Gremlins in the Garage!


Getting Started
Painting Basics
by Denis Bohm
So you have your kit primed and ready for painting? OK, lets go! There are three basic steps in painting your kit: base coating, shading, and detailing. The basic supplies that you will need are: acrylic paints, wide flat brush, stiff wide flat brush, fine tip brush, paint palette, plastic cup, bottles, gloves, cloth. You may also want to try airbrushing. For airbrushing you will need: airbrush, compressor, and masking compound.

Base Coating

The first step in painting is to apply a base coat to fill in the basic colors. The base coat is a flat coat of the "average" color that you want an area to have. Later you will use some combination of drybrushing, washing, and airbrushing to add dimension to the base coated areas. Make sure that you have an ample supply of your base coat color. You want to have some left over after base coating so that you can tint the color and use it for drybrushing, washing, and airbrushing. Take the time to achieve an opaque coat so that you won't be trying to cover things up later during detailing.
The base coat can be applied with a wide flat brush. Make sure that the paint is fairly thin, if it is to thick then you will see brush strokes. Let the paint dry thoroughly before drybrushing or washing so that the paint will not smear.
When airbrushing use a large needle size with a reasonable flow rate. Thin your paint until it is the consistency of milk. Use many light coats and let the paint dry briefly between coats. You can use a blow dryer to reduce the drying time between coats to a matter seconds. If you see blotching then your flow rate is too high, your paint is too thin, or your coats are too heavy. If you see splattering then your paint is too thick.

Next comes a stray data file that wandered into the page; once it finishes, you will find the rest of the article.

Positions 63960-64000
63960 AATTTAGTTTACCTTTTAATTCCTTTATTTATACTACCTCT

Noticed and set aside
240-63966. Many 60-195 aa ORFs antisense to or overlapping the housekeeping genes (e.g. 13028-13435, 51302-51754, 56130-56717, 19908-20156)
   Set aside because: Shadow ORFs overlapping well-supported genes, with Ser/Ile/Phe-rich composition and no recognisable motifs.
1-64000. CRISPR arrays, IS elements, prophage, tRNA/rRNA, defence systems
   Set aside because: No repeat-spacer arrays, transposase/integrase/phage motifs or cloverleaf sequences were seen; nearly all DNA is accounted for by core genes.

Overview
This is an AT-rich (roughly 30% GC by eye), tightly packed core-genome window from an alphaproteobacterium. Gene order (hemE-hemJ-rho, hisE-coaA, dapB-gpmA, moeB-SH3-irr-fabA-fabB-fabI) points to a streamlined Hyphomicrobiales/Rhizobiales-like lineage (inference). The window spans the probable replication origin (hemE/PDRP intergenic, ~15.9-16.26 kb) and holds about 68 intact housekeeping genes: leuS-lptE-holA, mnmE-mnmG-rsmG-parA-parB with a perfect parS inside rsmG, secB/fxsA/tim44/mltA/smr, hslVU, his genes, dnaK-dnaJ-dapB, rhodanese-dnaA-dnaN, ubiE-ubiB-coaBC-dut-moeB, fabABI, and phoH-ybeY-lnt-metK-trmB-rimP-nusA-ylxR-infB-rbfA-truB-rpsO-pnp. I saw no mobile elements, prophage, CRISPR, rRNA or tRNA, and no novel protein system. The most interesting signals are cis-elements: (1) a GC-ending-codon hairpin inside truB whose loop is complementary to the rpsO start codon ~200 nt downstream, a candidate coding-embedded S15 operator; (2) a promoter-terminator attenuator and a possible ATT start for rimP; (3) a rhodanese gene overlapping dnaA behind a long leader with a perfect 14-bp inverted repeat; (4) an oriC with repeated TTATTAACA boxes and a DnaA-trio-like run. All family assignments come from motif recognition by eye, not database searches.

You can use a masking compound to protect areas that you have already painted. Make sure the paint is dry before masking. Latex mold making material can be used for masking. Paint it on the areas that you want to protect in a fairly thin layer then wait for it to dry completely. After painting use a sharp point to lift up one corner of the mask. The rest of the mask should pull right off.


Shading is used to add dimension to the base coat. If done properly the details of your kit will really pop out and make the kit look much more realistic. The idea of shading is to hightlight the base coat in raised areas with a lighter color and deepen the recessed areas with a darker color. When doing this you want to pick the positions for imaginary light sources and shade more lightly near the light sources and more darkly away from them. While you are shading make sure to step back from the kit and reduce the lighting so that you can see the kit in it's final viewing environment. This will help you judge how much contrast to achieve. The basic methods of shading are drybrushing, washing, and airbrushing.
Drybrushing is used to lighten raised areas. Take some of that extra base coat color and lighten it with some white paint. Don't thin the paint, thicker paint will work better. Now get a stiff wide flat brush and moisten it with the lightened paint. Then wipe paint off the brush by stroking it back and forth on a piece of paper (yes, that's right, wipe off the brush) until it is almost dry (well this is drybrushing, right?). Then wipe the brush lightly back and forth over the raised areas. You should see the raised areas start to stand out. You can repeat this process with a lighter shade each time to get a nice smooth transition from the base coat color to the lightest color.